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A Tale of Love and Darkness

Written by: Amos Oz
Narrated by: Stefan Rudnicki
Length: 23 hrs and 52 mins
5 out of 5 stars (1 rating)

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Publisher's Summary

Tragic, comic, and utterly honest, this extraordinary memoir is at once a great family saga and a magical self-portrait of a writer who witnessed the birth of a nation and lived through its turbulent history.

It is the story of a boy growing up in the war-torn Jerusalem of the 40s and 50s in a small apartment crowded with books in 12 languages and relatives speaking nearly as many. His mother and father, both wonderful people, were ill-suited to each other. When Oz was 12 and a half years old, his mother committed suicide - a tragedy that was to change his life. He leaves the constraints of the family and the community of dreamers, scholars, and failed businessmen to join a kibbutz, changes his name, marries, has children, and finally becomes a writer as well as an active participant in the political life of Israel. A story of clashing cultures and lives, of suffering and perseverance, of love and darkness.

©2016 Amos Oz (P)2016 Blackstone Audio, Inc.

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  • Overall
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  • cocopuff
  • 2016-12-11

Engrossing

I think this book could have done with a bit of editing (parts tend to drag), but overall it is an engrossing account of the author's childhood in Israel just before statehood to the early 60s, with references to his later adult life. The death of his mother during his early adolescence is central to the narrative both in form and meaning. I can't imagine a more sensitive narrator than Stefan Rudnicki.

4 of 4 people found this review helpful

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  • Anonymous User
  • 2018-02-08

Extraordinary descriptions of a family story.

Deeply moving insights into Jerusalem at a remarkable period of time in Israeli history intertwined with a tragic and uplifting saga of a family .

1 of 1 people found this review helpful

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  • Thomas F. Lennon
  • 2019-07-04

Heartbreaking, masterful

Much praise has been lavished on this memoir and all of it deserved. Let’s also salute the exquisite work of the translator -the English prose is gorgeous, elegant, pitch-perfect.

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  • Duffy
  • 2019-06-23

A Tale I Won't Soon Forget

Deep, dark, yet earthy and humorous. Oz took me through a time in history that I knew little of. I have a better understanding of the Jewish people, their extreme suffering, their hopes for finding home, and the political process of the Israeli state. the narrator exquisitely painted pictures with his reading making me feel as though I was sitting at Oz's feet listening to his story.

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  • Margaret P.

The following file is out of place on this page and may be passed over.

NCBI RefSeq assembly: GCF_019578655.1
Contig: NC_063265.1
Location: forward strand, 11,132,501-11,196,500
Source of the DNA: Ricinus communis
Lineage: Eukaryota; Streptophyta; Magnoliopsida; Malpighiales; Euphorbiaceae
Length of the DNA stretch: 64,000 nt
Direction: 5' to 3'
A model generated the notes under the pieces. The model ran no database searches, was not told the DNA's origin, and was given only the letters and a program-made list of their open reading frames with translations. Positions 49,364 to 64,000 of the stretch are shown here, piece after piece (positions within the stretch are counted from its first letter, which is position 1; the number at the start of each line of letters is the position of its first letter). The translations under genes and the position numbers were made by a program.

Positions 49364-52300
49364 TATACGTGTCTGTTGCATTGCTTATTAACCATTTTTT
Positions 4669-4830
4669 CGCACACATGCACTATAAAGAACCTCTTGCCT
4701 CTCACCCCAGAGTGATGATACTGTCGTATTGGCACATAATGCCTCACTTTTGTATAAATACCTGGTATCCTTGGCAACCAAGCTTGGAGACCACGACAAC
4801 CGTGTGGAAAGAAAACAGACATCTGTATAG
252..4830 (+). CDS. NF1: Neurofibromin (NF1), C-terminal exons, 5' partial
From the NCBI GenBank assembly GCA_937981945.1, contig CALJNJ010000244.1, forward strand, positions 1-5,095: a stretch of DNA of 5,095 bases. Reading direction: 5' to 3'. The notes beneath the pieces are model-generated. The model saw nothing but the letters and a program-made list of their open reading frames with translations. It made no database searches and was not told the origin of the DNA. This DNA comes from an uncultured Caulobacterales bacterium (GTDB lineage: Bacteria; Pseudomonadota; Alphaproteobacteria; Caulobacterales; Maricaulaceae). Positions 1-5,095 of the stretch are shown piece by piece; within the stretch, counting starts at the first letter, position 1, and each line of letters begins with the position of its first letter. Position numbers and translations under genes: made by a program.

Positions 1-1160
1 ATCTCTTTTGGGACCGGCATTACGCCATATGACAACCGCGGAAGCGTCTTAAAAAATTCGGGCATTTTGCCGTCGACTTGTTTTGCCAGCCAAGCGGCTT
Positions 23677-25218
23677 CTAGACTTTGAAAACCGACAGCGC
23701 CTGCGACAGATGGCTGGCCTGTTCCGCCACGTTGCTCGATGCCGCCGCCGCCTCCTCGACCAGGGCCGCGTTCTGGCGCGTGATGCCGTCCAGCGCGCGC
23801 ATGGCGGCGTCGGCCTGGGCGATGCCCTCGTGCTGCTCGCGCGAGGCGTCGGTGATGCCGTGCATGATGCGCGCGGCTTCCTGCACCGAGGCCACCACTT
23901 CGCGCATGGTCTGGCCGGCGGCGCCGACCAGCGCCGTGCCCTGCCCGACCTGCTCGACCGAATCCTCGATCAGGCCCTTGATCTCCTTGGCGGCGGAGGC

• 2019-06-01

Great Book!

A bit long, but captivating, and a very personal memoir of the beginning of Israel. oz loves people and it shines through his portraits of his family members and the people who filled his world as a child.

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  • Laura G. Marcantoni
  • 2019-05-04

Good but a little too long.

It is a very good book but could have used some trimming. There are things that pop up several times for , at least in my opinion, no apparent reason and, in my opinion again could have been edited.

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  • michael kedem
  • 2019-05-03

wonderful story. well read.<br />nice pleasent bariton

wonderful story. well read.
nice pleasent bariton
with several tones to differ the characters. thank you

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  • RL
  • 2019-03-26

so beautiful!

this book is so beautiful. it is painful to read it knowing how awful today's book are.

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  • John Zoetebier
  • 2019-02-19

Interesting autobiography placed in Isreal

Story gives interesting background of Israel in the 1940-1960 era like the declaration of the state. Striking is the constant danger people had to live in. A thread in the story is the life and death of his mother.

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  • liketolisten
  • 2019-02-13

You definitely don't have to be Jewish

..to appreciate this masterpiece of a memoir. Oz paints a lyrical picture of his family members, their history, and his own upbringing with tremendous wit and compassion, and does not shy away from the most painful experiences. The pronunciation of a few Israel location names could have been corrected. I have no idea whether the Russian dialog was faithfully conveyed, but it sounded convincing. Overall, a wonderful reading of a masterful testament to Amoz Oz and his times.